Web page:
Enrico Caruso was a tenor with a golden voice, idolized by millions in America and abroad who had an artistic career as well know as that of any famous statesman or military leader.
Caruso made his debut in "L'Amico Francesco" at the Nuovo Theater, Naples, in 1894. He then toured Italy and Sicily and was engaged for several seasons at La Scala, Milan.
In May 1902, Caruso made his debut in "Rigoletto" at Covent Garden, where he subsequently appeared from 1904 to 1907.
When Caruso came to the Metropolitan Opera on Nov. 23, 1903, in "Rigoletto," the critics did not go into ecstasies over him.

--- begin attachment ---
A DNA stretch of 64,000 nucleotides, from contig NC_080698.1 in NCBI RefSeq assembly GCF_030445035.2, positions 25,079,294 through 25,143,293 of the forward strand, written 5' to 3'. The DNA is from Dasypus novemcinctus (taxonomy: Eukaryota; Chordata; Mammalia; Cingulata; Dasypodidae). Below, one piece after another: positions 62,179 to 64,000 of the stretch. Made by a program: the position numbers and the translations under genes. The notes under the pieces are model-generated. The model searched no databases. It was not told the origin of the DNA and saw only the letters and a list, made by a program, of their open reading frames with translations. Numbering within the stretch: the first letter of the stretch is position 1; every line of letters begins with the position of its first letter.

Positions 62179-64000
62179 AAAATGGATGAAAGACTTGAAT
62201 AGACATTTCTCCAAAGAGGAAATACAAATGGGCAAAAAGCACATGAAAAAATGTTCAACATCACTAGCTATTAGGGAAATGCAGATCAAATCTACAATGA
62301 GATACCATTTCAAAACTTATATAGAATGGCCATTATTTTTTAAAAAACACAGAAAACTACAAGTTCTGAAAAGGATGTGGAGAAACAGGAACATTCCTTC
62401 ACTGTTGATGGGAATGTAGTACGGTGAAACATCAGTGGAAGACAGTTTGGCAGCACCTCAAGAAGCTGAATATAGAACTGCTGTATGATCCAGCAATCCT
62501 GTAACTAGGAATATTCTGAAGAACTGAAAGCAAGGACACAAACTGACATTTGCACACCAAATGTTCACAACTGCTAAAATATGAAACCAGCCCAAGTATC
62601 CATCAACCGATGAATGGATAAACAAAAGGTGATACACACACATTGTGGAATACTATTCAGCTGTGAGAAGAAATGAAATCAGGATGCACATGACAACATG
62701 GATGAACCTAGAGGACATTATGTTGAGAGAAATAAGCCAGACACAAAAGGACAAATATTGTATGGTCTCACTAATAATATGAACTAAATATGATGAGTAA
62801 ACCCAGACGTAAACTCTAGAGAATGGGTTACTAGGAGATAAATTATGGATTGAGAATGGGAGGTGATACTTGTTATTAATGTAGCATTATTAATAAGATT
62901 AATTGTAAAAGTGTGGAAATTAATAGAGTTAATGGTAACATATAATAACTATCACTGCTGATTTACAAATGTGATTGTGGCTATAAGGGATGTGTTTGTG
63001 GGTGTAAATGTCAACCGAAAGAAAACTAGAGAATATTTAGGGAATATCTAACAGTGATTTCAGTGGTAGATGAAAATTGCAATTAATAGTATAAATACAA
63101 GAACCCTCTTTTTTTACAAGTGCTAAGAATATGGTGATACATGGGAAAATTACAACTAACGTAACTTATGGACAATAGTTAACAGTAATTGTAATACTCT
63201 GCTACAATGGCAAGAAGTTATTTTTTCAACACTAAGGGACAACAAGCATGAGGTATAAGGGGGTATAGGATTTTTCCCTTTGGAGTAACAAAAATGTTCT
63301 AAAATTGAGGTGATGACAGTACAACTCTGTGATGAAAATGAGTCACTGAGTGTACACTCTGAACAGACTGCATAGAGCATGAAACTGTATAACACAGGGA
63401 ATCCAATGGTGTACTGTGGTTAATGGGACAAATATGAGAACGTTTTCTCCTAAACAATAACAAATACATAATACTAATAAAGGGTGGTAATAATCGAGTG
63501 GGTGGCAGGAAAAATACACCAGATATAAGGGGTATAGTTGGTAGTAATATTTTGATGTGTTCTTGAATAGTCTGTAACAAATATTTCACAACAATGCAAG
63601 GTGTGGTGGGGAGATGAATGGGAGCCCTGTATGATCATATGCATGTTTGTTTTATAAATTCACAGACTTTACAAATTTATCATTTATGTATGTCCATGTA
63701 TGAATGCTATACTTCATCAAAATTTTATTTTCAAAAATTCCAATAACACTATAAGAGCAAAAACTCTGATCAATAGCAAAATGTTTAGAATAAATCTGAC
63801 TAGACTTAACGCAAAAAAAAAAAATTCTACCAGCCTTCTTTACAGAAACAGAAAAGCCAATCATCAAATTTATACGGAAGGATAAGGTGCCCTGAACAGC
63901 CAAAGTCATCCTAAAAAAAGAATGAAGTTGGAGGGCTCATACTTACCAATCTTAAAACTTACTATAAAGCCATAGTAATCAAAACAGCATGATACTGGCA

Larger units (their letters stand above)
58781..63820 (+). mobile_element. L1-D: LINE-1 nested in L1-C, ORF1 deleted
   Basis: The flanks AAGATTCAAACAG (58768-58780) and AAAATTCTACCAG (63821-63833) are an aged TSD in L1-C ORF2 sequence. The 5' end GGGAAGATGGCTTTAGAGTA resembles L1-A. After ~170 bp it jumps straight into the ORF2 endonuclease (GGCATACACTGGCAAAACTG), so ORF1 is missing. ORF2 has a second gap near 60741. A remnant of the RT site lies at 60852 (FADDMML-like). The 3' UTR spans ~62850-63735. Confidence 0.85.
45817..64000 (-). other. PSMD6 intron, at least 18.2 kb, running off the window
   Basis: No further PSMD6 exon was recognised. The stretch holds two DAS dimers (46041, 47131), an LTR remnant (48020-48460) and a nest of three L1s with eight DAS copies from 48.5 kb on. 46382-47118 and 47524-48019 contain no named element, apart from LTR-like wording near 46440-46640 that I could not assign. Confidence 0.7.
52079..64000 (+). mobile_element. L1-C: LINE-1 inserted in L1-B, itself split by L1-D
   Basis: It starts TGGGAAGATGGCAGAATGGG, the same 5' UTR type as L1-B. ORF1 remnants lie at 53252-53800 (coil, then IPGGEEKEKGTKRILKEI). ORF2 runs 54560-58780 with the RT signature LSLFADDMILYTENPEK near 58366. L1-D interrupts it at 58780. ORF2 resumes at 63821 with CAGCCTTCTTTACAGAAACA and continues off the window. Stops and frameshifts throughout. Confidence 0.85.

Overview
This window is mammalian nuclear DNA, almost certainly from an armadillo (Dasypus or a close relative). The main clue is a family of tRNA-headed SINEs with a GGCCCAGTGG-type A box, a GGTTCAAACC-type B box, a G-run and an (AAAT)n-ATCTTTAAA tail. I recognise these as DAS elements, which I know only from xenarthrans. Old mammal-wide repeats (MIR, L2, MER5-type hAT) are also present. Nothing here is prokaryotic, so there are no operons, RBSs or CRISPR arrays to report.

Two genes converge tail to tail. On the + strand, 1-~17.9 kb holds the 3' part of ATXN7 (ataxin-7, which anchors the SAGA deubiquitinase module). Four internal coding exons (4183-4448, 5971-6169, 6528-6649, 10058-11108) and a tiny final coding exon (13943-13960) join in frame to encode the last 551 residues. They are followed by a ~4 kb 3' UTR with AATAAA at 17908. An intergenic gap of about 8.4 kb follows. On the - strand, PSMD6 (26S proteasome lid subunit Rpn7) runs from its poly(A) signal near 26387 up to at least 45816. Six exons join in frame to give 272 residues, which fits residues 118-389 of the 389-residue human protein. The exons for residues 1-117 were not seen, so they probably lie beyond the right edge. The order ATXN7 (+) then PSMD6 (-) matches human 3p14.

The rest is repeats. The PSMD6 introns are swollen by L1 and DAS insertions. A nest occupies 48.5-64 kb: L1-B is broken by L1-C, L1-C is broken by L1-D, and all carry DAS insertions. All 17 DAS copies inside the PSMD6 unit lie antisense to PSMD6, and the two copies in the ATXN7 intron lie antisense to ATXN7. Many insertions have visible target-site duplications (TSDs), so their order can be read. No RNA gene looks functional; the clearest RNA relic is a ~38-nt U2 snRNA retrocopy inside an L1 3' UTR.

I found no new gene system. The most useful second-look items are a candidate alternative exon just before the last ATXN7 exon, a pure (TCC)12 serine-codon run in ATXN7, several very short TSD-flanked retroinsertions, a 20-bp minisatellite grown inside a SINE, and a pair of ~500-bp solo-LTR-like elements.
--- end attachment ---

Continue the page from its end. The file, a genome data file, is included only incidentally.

The list of Italian and French operas in which the noted tenor's name figures since he first sang in New York reveals an amazing versatility. In 18 years he sang more than 800 times. He was unsparing, if not reckless, of his vocal powers. No grand opera tenor in America ever reigned so long in popular favor.
At the height of his Met career, Caruso was receiving as average of $2,000 for each performance. On special occasions, such as his 1920 season in Havana, he was paid $10,000 a night.
His last public appearance was in Halevy's "La Juive" at the Metropolitan on Dec. 21, 1920.